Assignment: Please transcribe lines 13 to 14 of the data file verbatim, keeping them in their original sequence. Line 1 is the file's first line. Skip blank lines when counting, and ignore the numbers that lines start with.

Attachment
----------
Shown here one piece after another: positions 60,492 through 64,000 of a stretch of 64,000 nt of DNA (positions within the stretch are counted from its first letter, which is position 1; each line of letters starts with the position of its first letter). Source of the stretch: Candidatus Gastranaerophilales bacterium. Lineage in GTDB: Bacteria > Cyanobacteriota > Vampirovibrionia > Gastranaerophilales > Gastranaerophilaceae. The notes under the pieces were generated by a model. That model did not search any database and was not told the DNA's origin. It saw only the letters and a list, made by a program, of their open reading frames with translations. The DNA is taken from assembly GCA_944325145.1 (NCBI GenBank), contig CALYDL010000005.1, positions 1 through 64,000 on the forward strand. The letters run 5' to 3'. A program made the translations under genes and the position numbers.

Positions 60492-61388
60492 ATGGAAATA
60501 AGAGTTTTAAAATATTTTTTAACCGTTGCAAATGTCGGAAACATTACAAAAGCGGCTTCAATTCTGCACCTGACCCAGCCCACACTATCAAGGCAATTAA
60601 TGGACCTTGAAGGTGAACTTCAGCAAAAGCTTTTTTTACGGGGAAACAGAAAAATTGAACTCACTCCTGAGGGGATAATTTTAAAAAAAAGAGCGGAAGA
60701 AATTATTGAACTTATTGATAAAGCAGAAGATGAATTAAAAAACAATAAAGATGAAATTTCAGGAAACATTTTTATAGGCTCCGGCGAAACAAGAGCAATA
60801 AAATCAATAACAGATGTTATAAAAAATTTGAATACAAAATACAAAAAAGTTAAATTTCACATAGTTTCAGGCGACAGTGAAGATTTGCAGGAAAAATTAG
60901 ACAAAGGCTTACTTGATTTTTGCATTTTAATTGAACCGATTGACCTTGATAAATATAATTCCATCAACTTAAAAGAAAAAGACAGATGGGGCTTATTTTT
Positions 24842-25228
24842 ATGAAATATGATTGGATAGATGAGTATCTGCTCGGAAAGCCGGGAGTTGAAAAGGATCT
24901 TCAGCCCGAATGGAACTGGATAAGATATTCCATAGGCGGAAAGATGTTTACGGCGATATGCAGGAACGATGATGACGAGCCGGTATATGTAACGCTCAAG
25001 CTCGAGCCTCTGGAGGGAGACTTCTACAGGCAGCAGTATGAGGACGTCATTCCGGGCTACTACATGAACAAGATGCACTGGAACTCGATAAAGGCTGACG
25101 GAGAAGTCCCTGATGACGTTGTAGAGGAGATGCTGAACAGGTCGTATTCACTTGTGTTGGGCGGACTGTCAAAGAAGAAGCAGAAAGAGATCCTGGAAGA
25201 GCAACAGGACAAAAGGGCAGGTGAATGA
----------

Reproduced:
25101 GAGAAGTCCCTGATGACGTTGTAGAGGAGATGCTGAACAGGTCGTATTCACTTGTGTTGGGCGGACTGTCAAAGAAGAAGCAGAAAGAGATCCTGGAAGA
25201 GCAACAGGACAAAAGGGCAGGTGAATGA